Plans, Scope, Budget.
We are often called to give free estimates. We do it happily. There are some things that every client can do to ensure they get prices on the work they want done. We encourage every new prospective client to gather as much information as possible before we begin.
To properly price a job, we need plans that accurately depict existing conditions and proposed outcomes. Plans should be roughly to scale and show as much detail as possible. Without plans, you will get the roughest of rough estimates. I often draft plans myself for committed clients. I can not draw them for everybody I meet, as they cost the company in overhead, and many potential clients are just kicking tires. You greatly increase your chances of being taken seriously by either having them ready, or requesting the service be done for a nominal fee. There is absolutely nothing wrong with kicking tires, and I can usually do that over the phone with a couple photographs and a few measurements from the homeowner. When you are ready to hire, you move up in the queue automatically to the top when you provide or request plans.
With or without specification, a simple list of expected changes and outcomes is without a doubt considered a mark of high etiquette among contractors. When the client presents with a typed scope of work, personally I feel like the client sees the value in my time, and has begun returning the favor immediately. Having a scope to convert into line items can help the client choose what they can afford, and the contractor can guide them to the best order for those improvements. I imagine that most clients don't give themselves enough credit for being able to help with the process of home improvement. They don't know how things work and are afraid to make statements and expose themselves to ridicule. I'll admit, sometimes it goes the other way, and I just wish a client would do more listening, however, OFTEN it is imperative to encourage the client to speak as much as possible and to write thoughts down ahead of our meeting. It will improve my chances of remembering what their needs are. I promise, I have never laughed at anyone for doing this.
I don't need a budget for every job, just most of them. If a client can not provide a plan or scope, the least they can do is provide a budget for us to work with. I feel some potential clients like to keep their budget secret, unwilling to 'tip their hand' so to speak. This approach of shielding oneself from the unscrupulous is a tack which has some appeal, but when it is unpacked, does not lead to satisfactory relationships in most cases. Let's serve to elucidate the process between professionals. Information will set us all free from the bonds of secrecy. If a client wants to know what the cost process is and how we arrive at an invoice, we are happy to discuss expenses and mark up. Knowing a budget beforehand can determine whether we shall intend to open a wall or not. The difference between getting the price you want and having your hat blown off is often just a conversation.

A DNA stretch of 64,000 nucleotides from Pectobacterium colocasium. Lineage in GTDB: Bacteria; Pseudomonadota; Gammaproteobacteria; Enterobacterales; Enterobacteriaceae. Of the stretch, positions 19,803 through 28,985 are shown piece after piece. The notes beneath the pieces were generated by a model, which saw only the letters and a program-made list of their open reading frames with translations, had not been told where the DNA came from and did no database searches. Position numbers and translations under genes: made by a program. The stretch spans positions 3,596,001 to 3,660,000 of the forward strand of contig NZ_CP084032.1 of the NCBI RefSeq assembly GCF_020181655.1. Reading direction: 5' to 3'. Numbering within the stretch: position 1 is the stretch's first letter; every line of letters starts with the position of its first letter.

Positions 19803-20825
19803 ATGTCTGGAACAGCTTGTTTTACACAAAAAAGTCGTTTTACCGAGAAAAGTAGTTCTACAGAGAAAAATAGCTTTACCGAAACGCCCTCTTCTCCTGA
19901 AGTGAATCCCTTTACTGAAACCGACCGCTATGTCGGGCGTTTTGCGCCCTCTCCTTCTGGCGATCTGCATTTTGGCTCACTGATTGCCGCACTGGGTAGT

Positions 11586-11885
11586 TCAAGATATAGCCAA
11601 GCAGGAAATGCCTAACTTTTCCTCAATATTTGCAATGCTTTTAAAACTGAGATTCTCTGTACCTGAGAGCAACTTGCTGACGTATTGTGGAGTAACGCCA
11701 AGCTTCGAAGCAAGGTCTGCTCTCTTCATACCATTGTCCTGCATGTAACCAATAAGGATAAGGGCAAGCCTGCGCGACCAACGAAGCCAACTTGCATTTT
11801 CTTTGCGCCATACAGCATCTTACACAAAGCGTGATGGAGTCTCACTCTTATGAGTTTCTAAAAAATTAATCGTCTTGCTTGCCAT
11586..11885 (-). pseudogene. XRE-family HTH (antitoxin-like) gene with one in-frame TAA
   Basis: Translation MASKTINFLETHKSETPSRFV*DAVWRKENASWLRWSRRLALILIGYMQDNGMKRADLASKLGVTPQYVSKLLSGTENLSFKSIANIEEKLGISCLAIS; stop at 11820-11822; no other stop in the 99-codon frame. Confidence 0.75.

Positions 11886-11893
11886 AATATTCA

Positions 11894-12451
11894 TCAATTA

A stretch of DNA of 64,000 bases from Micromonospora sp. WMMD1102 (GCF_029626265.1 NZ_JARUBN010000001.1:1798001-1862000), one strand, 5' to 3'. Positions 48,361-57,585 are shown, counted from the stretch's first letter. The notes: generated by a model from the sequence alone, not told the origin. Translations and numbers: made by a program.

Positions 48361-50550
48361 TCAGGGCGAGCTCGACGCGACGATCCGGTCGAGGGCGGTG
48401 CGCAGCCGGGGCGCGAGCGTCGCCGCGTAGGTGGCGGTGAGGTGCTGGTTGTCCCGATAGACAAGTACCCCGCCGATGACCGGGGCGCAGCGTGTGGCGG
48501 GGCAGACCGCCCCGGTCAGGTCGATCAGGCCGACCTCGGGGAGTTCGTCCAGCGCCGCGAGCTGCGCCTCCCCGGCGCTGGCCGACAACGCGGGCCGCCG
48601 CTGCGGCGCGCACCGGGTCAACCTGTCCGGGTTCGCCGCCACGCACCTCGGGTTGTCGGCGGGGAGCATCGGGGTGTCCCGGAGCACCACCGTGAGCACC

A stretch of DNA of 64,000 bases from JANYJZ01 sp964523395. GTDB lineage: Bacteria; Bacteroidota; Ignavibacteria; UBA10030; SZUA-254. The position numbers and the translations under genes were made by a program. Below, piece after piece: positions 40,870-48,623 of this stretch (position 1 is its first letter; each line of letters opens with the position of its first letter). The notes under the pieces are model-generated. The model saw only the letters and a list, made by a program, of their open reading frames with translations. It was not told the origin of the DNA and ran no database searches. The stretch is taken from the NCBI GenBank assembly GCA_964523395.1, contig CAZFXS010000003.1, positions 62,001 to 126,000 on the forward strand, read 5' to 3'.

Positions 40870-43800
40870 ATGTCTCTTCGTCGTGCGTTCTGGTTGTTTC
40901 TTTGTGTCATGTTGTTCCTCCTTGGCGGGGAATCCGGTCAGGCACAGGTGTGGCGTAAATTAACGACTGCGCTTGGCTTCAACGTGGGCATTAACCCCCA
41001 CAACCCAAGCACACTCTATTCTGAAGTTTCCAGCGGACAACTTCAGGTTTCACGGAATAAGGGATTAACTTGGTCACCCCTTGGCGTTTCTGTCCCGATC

Of course, we aren't all reasonable, honest, open people, but, I like to think that most of us are. I certainly wish to appeal to that demographic. I hope that if a client has a question about something, they feel comfortable asking me or one of my associates without hesitation. The client can expect an answer, or a guarantee to find one within a reasonable amount of time. IOW: It never hurts to ask.
I think many people are on guard around contractors. That's a regrettable situation. More than just in the aspect of cost, we find that our clients often enjoy talking about the process of home improvement. Many of them get a kick out of the being involved in the process. We hope to empower our clients with a clear explanation of the decision making process. We are your guides.
I hear a lot of first time clients say, "You probably can't give me an estimate because you never know what you're gonna find in there.." and they pause, expecting me to nod my head or say "shucks, you're right.." I don't agree though. It is true that we encounter the unexpected sometimes. A properly prepared proposal and client coaching can make everyone feel oriented and prepared to dance with those uncertainties. An experienced eye in the walk-through and estimating process can point ahead to possible flares in the road, and can suggest alternate routes. I think that the uncertainty of renovation is grossly overstated, often by contractors who are unwilling to spend a little time laying out the options before they sink the ears of a hammer in to your wall.
I've talked an awful lot about business today. I guess I just felt prompted to go over some basics with the reader. Whether you are in New England or New Guinea, these statements apply. If you have relationships with professionals, treating each other with this kind of mutual respect is universal etiquette. Hope everyone has had and continues to have a safe and enjoyable wind up of the Western calendar year.